With these and other restrictions in place, even the incumbent opposition is finding it hard to field candidates for the next election. After winning only two out of 47 seats in the National Assembly in the 2008 election, most of the PDP's candidates left the party to pursue personal businesses, or have joined other parties or interest groups. As of October, the party had 39 candidates ready for the next election, only 15 of whom are being carried over from the previous list. The DPT have confirmed the change of one candidate, while the futures of Speaker Jigmi Tshultim and Home Minister Minjur Dorji have become uncertain after the Anti-Corruption Commission filed criminal cases against them in Mongar District Court in November.

With two parties represented, the parliament remains stable, but it falls far short of representing the diverse range of political opinions held in Bhutan. Unless these disparate voices are given a platform from which to be heard – both during and after the electoral campaigns – a cohesive, vibrant and inclusive government remains a distant dream. This is dictated democracy.

Rules of the game
Of the three applications submitted by fledgling parties eager to take part in the 2008 elections, the Election Commission of Bhutan accepted only two. Today, new parties have emerged with high hopes for inclusion, even though they lack the requisite number of candidates. Increasingly, parties and political operatives are questioning the Election Commission's stipulation that parties must have 47 candidates – one for each constituency – in order to run in the primary round. However the commission has provided the option for candidates from parties unsuccessful in the primaries to join one of the two parties vying for majority in the National Assembly in the final round.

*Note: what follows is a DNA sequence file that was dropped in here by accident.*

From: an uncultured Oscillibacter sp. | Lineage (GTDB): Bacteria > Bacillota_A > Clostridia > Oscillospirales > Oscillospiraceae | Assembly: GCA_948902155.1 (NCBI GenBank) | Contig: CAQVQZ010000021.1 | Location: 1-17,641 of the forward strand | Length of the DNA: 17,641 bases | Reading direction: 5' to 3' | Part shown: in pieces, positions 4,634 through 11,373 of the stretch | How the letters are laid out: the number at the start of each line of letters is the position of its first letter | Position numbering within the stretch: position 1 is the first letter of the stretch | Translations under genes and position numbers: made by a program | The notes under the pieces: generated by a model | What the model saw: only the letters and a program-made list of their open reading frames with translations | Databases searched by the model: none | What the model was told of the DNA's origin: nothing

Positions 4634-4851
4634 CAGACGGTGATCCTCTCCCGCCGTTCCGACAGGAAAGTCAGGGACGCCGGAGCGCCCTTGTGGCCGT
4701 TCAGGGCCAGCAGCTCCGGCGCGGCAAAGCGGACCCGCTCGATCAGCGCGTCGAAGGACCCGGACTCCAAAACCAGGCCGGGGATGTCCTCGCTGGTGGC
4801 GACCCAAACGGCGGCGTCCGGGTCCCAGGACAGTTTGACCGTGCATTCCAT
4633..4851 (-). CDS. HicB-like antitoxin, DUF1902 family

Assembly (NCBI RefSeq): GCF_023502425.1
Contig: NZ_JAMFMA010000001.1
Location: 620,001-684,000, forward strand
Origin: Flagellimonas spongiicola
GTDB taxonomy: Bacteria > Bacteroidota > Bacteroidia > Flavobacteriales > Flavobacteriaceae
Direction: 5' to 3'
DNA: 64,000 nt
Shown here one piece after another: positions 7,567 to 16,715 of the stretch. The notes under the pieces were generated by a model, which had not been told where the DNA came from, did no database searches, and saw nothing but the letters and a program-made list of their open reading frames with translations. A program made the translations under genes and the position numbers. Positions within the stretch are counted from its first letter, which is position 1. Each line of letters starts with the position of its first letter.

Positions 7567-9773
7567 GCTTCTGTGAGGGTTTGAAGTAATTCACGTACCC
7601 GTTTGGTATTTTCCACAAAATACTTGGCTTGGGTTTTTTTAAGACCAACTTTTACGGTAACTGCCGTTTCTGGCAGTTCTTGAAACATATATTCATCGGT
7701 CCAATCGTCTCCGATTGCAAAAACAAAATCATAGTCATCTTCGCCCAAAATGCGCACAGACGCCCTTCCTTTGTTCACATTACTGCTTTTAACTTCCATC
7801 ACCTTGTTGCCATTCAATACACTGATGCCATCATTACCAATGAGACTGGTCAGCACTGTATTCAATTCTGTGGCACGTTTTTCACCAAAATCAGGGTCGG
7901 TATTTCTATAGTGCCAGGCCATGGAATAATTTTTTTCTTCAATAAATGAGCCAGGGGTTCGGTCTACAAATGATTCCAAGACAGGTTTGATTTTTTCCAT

Clearly, the fate of any new party remains at the mercy of the Election Commission. But the presence of more parties in the field will make little difference in the way the Bhutanese parliament and government work, because the constitution dictates that only two parties are permitted to sit in parliament. The stringent requirements for participating in primary elections, combined with this exclusionary endgame, serve to strongly discourage new political parties from entering the formal political process.

The legal prescription that candidates must have a bachelor's degree (or equivalent qualifications) is particularly disheartening for an older generation of Bhutanese who, by and large, lacked access to higher education. Young people, while more qualified, are often reluctant to embark on political careers, in large part because of the restrictions described above.

Charges of acting against the state or the royal family, or evidence of support for or participation in the pro-democratic movements in 1990 and 1997-8, are all impediments for anyone wishing to pursue a career in politics. Many political leaders arrested for demanding political change in those years remain in jail to this day. Relatives of these leaders, and also refugees currently in Nepal or resettled in Western countries, have not yet received security clearance from the government, preventing them from participating either as voters or candidates. There are few hopes in Thimphu or beyond that these restrictions will either be eased or lifted in time for next year's elections, raising serious concerns over whether Bhutan has truly embraced democracy.